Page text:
Methylation has a specific charge effect, eliminating the positive charge on the affected lysines, (or negative charge at the CpG DNA sites), thus helping the histones repel each other less, and pack together. But the marking of histones by various methyl, acetyl, and other groups on their tails has more subtle effects, since each modification is specifically recognized by other proteins, creating a complex code that regulates gene activity at very fine scales.
The second step, carried out by PRC1, which finds and binds to histone H3 methylated on lysine 27, is ubiquitination of histone H2A on lysine 119. As ubiquitin is a small protein, its attachement is a much more dramatic change than modifications like methylation or ethylation. And though ubiquitin is generally associated with marking proteins for destruction, here is doesn't have that effect, but rather has a regulatory role in stablizing and compacting chromatin structure. However, as a large complex with several activities, PRC1 may do other things to promote repression which are not yet known.
A recent paper delved into this a bit to ask how PRC1 is composed, and what activates it. It is not a stable or uniform complex, but a consortium of several proteins that converge when needed and whose components come in several flavors. It is apparent that repression even in this general polycomb class comes in different forms. Representative components are:
- RING1 or RING1B- this is the ligase that enzymatically attaches ubiquitin to Histone H2A
- PCGF1- This is a helper for the RING ubiquitin ligase activity.
- CBX2 or RYBP- a protein that binds to the H3 methylation site, and binds other proteins, especially PCGF1, and YY1. YY1 is one of the targeting transcription factors that can bind the polycomb response elements and help initiate repression.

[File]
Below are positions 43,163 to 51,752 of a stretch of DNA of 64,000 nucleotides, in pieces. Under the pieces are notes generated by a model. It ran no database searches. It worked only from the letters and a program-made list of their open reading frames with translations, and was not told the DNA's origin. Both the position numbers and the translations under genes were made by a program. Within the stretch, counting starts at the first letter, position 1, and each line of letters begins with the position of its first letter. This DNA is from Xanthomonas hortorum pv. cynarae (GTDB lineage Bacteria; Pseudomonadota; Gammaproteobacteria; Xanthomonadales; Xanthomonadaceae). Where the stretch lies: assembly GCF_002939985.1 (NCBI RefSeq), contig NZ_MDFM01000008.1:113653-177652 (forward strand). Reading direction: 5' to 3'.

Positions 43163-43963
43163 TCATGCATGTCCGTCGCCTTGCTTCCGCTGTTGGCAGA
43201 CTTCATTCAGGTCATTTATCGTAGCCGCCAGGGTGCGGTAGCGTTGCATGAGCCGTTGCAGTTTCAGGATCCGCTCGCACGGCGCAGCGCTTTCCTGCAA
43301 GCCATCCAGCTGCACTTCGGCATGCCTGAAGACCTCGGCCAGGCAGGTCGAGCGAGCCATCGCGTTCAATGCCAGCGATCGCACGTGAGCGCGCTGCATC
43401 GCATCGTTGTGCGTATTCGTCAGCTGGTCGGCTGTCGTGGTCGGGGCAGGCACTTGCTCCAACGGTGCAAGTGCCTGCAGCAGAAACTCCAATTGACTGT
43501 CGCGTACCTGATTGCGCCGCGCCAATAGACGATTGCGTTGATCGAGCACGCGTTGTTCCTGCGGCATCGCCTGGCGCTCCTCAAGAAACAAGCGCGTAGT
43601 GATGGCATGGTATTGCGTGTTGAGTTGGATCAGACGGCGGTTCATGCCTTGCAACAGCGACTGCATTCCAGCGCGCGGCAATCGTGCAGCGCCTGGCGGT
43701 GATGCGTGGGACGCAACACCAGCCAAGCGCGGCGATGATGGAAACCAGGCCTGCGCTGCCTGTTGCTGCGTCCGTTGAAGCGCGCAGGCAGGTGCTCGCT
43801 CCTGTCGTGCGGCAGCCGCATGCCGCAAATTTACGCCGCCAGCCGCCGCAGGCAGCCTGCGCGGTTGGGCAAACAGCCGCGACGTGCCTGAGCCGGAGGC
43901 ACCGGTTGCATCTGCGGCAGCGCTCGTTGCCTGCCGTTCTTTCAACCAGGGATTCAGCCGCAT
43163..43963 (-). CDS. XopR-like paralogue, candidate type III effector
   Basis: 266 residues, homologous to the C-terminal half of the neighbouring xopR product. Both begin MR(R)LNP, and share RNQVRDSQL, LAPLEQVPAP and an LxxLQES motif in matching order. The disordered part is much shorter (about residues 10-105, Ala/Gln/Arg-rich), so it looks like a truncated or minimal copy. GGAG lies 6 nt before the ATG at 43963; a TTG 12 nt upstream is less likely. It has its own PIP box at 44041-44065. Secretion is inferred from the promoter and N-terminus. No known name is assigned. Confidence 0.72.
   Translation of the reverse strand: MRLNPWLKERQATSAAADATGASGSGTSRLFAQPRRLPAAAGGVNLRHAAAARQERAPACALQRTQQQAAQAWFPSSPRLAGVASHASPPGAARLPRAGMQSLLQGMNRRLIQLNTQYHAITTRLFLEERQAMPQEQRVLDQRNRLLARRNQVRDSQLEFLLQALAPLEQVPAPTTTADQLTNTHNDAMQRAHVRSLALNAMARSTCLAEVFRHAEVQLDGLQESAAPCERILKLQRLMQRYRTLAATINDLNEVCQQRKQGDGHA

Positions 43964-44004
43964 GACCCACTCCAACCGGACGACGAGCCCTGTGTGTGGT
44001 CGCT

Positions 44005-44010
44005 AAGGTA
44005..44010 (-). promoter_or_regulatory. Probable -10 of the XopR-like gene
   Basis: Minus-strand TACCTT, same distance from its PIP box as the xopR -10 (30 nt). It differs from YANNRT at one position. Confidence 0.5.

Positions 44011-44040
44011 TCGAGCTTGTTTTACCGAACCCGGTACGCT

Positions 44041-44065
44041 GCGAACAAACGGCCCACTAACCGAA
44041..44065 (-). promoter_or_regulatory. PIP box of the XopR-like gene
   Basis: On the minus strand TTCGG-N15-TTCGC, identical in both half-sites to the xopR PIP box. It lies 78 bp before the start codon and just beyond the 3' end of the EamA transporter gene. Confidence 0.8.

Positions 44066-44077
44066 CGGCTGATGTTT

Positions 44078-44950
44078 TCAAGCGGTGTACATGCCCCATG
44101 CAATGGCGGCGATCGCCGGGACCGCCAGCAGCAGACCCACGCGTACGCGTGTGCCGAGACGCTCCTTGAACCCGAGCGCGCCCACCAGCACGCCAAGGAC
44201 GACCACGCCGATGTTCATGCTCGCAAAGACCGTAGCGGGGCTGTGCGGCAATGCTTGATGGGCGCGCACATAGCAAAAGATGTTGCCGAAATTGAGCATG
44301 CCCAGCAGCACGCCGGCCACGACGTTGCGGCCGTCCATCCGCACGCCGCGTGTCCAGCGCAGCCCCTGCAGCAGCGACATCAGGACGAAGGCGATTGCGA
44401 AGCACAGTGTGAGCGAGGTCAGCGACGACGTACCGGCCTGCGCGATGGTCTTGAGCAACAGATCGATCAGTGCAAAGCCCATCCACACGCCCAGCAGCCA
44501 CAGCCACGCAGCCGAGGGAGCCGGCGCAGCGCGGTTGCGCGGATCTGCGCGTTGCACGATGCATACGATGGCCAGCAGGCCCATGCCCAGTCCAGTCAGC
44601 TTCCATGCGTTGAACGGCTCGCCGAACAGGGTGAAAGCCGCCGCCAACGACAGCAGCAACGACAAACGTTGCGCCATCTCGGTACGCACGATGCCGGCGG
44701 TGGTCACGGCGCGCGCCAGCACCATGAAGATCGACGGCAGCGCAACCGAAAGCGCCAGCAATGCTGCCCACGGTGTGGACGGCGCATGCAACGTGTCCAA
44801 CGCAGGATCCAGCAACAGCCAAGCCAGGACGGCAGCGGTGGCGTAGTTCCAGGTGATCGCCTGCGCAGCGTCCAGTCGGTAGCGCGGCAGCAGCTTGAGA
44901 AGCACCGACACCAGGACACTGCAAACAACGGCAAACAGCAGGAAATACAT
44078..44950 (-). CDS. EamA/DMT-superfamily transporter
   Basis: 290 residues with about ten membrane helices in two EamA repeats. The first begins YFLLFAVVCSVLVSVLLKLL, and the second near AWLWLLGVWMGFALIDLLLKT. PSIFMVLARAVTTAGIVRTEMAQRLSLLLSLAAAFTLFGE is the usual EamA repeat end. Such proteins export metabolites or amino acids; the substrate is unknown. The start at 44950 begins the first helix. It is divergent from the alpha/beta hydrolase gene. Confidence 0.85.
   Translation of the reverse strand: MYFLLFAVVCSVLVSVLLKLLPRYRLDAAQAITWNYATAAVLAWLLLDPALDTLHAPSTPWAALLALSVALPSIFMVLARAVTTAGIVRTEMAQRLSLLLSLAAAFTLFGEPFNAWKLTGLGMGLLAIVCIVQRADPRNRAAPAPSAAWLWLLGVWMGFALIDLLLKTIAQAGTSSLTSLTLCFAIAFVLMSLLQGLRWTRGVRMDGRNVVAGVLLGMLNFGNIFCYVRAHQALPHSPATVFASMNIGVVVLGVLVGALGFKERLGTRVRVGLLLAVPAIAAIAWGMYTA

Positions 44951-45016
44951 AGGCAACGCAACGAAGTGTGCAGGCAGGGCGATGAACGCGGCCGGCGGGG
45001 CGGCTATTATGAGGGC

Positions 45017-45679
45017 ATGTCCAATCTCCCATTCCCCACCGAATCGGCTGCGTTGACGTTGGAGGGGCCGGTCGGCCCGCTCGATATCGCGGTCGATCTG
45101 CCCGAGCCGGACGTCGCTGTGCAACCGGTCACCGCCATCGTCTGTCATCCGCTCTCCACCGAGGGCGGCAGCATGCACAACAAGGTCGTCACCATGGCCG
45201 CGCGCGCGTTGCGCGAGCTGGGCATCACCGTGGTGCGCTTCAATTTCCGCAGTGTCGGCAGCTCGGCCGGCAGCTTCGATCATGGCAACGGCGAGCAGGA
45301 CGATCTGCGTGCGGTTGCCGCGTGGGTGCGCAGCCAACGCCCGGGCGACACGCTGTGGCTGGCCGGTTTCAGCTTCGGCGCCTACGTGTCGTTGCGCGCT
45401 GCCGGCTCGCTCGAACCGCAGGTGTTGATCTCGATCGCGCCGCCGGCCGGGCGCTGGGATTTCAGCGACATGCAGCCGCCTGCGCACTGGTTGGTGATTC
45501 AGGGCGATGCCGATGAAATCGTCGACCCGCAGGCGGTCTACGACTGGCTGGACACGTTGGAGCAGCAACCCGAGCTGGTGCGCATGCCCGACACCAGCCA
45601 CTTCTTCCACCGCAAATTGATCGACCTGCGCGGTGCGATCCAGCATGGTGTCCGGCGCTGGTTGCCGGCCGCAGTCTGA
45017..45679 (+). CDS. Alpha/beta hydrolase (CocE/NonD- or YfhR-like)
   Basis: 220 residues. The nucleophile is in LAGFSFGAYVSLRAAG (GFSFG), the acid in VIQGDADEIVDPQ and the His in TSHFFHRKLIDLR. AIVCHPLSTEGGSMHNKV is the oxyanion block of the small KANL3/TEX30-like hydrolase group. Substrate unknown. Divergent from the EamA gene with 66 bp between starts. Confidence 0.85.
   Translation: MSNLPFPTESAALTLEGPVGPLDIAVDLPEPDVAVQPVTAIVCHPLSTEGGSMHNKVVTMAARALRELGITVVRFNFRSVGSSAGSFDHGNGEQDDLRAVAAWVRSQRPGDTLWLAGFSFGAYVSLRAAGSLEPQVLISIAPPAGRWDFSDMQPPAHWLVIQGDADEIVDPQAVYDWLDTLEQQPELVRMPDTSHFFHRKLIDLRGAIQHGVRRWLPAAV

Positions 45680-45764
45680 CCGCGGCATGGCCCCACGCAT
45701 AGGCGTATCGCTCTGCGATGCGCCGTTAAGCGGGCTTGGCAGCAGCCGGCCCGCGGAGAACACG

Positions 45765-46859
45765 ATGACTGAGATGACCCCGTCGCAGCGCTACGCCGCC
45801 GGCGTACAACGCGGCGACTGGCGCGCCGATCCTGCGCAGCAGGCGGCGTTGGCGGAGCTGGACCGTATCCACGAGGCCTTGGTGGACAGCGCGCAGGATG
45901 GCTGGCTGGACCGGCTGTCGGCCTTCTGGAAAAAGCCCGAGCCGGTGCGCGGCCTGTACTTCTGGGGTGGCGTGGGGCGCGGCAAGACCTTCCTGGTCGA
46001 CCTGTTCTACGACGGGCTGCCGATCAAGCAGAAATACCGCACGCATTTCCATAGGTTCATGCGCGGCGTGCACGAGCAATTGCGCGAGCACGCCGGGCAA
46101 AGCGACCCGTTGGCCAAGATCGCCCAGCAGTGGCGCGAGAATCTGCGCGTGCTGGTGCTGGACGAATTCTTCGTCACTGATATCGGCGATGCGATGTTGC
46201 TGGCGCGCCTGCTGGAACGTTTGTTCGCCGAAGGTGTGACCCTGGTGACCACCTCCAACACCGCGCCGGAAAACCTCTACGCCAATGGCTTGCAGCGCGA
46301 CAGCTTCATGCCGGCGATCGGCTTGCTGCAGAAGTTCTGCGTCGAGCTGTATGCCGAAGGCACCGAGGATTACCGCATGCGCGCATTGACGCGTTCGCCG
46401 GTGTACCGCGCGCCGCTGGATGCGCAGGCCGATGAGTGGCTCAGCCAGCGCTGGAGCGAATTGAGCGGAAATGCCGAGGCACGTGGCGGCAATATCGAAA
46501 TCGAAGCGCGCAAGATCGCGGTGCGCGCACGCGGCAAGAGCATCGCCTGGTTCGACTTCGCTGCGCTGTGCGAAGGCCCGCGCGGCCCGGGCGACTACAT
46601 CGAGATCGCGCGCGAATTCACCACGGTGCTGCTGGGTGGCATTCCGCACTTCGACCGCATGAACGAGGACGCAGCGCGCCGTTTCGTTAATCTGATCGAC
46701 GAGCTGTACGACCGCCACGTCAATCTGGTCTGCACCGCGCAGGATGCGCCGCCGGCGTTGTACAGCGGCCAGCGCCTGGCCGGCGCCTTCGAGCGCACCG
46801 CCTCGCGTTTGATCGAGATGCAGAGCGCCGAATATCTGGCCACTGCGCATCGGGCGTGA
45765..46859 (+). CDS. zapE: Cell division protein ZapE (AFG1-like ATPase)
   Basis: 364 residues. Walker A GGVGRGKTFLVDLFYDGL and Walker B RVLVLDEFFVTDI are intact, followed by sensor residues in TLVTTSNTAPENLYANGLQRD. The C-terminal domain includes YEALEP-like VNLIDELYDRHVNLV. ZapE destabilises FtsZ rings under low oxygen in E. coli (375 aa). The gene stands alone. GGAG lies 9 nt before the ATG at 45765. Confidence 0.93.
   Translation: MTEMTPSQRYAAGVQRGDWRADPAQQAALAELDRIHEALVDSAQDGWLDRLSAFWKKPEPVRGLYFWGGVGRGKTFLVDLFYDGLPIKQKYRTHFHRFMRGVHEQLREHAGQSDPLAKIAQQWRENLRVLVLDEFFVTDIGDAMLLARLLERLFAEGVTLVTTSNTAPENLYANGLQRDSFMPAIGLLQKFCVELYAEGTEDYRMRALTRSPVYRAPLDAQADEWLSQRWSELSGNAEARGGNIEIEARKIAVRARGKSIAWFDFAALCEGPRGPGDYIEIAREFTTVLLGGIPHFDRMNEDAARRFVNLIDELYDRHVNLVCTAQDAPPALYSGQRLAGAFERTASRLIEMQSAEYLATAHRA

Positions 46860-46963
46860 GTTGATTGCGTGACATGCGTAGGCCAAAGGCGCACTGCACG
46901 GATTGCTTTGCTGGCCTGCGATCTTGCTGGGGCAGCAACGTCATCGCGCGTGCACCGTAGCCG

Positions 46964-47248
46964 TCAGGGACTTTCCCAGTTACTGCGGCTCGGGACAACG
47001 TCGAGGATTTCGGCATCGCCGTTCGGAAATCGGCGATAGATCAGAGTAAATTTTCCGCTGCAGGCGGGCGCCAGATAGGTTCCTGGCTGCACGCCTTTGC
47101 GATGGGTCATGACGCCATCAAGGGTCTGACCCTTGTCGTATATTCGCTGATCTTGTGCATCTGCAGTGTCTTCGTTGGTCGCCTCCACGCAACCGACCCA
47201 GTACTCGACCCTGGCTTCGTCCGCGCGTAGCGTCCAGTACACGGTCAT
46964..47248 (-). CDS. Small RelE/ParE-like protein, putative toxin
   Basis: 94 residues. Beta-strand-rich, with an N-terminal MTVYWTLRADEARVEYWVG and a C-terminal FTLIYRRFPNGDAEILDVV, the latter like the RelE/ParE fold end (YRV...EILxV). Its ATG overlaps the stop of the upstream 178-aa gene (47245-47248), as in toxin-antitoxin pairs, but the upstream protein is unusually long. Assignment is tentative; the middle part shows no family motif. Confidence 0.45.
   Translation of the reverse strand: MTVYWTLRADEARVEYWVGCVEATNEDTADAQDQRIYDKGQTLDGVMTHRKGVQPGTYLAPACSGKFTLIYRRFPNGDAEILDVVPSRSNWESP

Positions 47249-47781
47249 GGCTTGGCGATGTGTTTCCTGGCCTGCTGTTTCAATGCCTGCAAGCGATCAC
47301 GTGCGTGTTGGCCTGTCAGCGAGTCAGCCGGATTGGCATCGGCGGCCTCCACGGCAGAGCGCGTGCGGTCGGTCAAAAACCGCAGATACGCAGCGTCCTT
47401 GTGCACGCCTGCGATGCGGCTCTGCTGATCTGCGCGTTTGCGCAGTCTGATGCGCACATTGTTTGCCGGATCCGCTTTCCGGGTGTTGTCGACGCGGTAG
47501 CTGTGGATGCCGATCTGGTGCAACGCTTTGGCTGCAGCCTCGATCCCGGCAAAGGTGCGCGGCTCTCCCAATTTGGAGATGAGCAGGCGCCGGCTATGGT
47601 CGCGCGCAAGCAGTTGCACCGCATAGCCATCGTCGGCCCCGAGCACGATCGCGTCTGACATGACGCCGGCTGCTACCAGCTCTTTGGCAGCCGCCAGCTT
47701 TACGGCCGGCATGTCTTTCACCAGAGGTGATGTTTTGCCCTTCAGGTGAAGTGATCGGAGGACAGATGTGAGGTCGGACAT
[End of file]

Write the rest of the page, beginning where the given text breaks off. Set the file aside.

- KDM2B- an enzyme that can de-methylate histone lysines, and binds to the CpG dinucleotides that, in part, target polycomb repression. It also has a protein domain with a role in targeting ubiquitination of other proteins (the F-box).
- BCOR- This protein interacts with other histone de-acetylases.
The point of this particular paper was to demonstrate the composition of one particular version of the PRC1 complex, and to show that the core subunits of RING1B and PCGF1 are sufficient for histone ubuquitination, but that they are stimulated by the addition of the subunit RYBP. The other subunits don't help ubiquitination in vitro, but have other roles (whether known or unknown) in regulating and directing the complex's activity in cells.
Another finding is that the PRC2 complex recognizes not only the initiating factors at the polycomb response elements, but also the ubiquitinated histones left by PRC1. This is likely to be part of the positive feedback "spreading" mechanism by which polycomb extends its area of repression from those initiating sites on the DNA / chromatin. Unfortunately, the details of initiation, the exact mechanism of spreading, the implications of ubiquitination, and the reasons for limits on the dimensions of polycomb-repressed regions are still largely unknown, or only hinted at, so far.
That gives you a taste of the state of the field, from this recent paper. The polycomb system has been known for a long time, having been established genetically in fruit flies over 70 years ago, with the discovery of the original polycomb mutation. It is unfortunate that this field is not farther along, in the understanding of the individual components, and how this form of repression is initiated and limited.